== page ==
The Da Vinci Code
The controversial film adaptation of Dan Brown's bestselling novel The Da Vinci Code brings the worlds of religion, art, literature and history together on the big screen. Taking a look at this convergence from an academic perspective, five Hofstra professors shared their expert opinions on the results.
STEPHANIE COBB (Religion) | CLAIRE LINDGREN (Fine Arts) | RUTH PRIGOZY (English)
CRAIG RUSTICI (English) | PHYLLIS ZAGANO (Religion)
Department of Religion
Dan Brown's wildly popular novel The Da Vinci Code has finally been made into a movie, and the process seems to have involved a change in billing – from fact to fiction – as well as in substance. In the novel, Brown insinuated that his description of early Christianity was historically accurate. In an interview on The Today Show, however, director Ron Howard and actor Tom Hanks emphasized the movie's fictitious nature. What is more intriguing, however, are the changes made to one scene that (dare I say?) may reflect the influence of New Testament scholars.
In the novel, when Leigh Teabing explains the "truth" of the Holy Grail to Sophie Neveu, he states that although Constantine never converted to Christianity, he was responsible for establishing both the New Testament and Jesus' divinity. These assertions are uncontested in the novel, but in the movie, Langdon (rightly) challenges them. Baldly stated, Constantine does seem to have converted to Christianity, though he may not have rejected all of his previously held beliefs; he requested copies of the New Testament be made, but he was not involved in the decision about which books made it in (in fact, scholars date the fixing of the canon to 367 C.E., some 50 years after Constantine's death); he did not convene the Council of Nicaea to vote on Jesus' divinity (which was already accepted by most Christians), but to discuss the relationship of his divinity to his humanity (the Council, by the way, affirmed both).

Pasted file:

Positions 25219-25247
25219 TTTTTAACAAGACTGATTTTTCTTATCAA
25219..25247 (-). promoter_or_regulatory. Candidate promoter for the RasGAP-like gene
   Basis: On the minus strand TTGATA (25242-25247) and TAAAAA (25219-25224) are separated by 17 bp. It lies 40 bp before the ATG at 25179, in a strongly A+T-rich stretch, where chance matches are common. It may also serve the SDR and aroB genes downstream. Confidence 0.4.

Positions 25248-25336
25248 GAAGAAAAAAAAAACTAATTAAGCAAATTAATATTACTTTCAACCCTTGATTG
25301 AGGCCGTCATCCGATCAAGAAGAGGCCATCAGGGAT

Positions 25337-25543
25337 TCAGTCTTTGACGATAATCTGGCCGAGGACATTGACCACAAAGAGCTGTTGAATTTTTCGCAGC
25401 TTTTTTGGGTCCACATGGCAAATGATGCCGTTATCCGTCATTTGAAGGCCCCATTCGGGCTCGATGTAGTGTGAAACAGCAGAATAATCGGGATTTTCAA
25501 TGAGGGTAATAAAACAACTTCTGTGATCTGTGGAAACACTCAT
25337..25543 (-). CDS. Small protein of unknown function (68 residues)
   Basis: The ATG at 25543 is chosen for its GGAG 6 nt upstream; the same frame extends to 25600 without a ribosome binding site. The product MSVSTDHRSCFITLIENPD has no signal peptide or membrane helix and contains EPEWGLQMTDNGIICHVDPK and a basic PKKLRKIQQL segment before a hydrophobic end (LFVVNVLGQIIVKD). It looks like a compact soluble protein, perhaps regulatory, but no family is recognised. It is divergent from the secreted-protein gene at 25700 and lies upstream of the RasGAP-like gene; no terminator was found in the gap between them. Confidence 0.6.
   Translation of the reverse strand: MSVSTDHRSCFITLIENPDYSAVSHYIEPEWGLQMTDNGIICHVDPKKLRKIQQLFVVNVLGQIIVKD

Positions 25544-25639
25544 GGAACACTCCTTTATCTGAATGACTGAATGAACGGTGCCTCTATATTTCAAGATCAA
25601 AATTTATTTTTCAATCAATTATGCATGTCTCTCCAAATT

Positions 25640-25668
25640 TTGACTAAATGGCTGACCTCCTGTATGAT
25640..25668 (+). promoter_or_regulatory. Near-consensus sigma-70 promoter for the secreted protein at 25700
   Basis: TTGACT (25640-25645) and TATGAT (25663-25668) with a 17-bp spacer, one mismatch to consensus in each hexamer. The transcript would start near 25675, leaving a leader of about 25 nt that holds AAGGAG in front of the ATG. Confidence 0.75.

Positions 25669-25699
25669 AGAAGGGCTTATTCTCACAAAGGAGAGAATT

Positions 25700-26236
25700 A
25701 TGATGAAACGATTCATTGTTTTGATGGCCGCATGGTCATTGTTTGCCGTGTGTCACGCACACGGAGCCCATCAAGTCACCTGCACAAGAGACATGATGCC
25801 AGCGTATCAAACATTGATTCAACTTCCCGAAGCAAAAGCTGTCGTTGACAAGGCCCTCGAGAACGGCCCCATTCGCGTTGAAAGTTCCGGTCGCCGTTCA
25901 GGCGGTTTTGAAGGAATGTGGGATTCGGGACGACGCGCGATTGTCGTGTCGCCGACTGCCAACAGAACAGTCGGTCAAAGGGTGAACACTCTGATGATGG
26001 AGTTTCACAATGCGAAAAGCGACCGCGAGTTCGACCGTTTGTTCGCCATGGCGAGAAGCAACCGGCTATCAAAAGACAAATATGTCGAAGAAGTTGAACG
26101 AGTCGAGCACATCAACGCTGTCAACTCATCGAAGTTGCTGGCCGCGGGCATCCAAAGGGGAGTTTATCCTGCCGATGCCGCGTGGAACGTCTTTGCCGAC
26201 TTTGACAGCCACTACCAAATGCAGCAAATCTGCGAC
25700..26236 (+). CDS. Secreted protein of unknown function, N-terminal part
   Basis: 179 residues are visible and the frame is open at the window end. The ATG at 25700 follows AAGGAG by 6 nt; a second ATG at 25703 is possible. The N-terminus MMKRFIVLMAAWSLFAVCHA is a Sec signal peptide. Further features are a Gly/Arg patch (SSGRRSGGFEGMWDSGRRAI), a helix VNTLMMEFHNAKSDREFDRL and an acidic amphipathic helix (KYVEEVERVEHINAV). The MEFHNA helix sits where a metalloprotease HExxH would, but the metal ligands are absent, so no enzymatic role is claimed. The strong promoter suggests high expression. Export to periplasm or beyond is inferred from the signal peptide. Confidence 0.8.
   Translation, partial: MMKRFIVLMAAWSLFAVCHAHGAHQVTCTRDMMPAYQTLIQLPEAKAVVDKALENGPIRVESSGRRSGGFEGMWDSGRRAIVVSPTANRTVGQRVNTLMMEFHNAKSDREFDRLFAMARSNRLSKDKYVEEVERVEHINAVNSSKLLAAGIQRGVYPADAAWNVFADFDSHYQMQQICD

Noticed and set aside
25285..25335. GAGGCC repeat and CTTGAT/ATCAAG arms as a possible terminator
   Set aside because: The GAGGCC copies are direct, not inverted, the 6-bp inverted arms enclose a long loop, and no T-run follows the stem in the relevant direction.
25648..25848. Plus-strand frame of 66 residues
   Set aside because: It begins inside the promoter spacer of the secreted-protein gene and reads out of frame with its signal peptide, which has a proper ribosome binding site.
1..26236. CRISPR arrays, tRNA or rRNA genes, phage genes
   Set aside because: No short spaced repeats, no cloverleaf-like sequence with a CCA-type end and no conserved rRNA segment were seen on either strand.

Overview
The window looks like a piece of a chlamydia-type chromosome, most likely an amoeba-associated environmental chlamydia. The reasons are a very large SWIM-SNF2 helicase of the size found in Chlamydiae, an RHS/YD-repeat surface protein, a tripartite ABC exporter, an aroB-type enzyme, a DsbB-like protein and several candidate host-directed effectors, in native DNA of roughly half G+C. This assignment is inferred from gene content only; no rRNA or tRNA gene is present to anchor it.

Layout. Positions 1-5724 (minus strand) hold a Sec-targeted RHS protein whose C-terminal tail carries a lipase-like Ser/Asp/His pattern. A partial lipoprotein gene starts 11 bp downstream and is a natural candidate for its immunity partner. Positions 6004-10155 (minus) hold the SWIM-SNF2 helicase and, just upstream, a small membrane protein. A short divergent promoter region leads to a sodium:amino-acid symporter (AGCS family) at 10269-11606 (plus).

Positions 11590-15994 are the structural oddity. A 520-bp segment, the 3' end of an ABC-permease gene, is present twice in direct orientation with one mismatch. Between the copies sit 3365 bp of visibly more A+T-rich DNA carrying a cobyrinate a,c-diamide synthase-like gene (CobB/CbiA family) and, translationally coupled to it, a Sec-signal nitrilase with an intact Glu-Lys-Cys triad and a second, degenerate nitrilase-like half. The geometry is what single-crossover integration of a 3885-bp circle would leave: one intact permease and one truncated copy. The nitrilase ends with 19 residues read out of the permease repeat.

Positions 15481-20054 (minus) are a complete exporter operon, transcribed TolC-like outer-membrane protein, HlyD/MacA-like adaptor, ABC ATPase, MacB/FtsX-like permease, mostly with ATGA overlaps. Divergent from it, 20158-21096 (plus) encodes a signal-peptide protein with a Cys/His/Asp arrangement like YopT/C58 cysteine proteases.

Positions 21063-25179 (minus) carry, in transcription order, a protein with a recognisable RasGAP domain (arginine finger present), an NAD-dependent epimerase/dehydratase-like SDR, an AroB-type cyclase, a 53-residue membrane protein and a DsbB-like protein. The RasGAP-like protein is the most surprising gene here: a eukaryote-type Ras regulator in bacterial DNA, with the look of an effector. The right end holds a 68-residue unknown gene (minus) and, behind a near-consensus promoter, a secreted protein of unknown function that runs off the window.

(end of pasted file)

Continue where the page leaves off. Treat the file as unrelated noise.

Teabing's more salacious claims about Jesus' relationship to Mary Magdalene are based on late (written perhaps a century after the New Testament Gospels) and fragmentary Gospels. In short, we have no evidence that Jesus was married (importantly, even the Gospels quoted by Teabing do not make this assertion).
It's difficult to grade this movie on the basis of its claims about the New Testament and early Christianity, so instead I'll offer a prediction about how the main characters would do in my New Testament class: Leigh Teabing would likely fail because he has confused early and late sources, made illogical leaps, and is, in general, too taken with conspiracy theories. Robert Langdon would do much better – perhaps a B – because he understands the complexity of the issues involved. Sophie Neveu, however, has the best chance at an A: she has nothing to unlearn about early Christian history.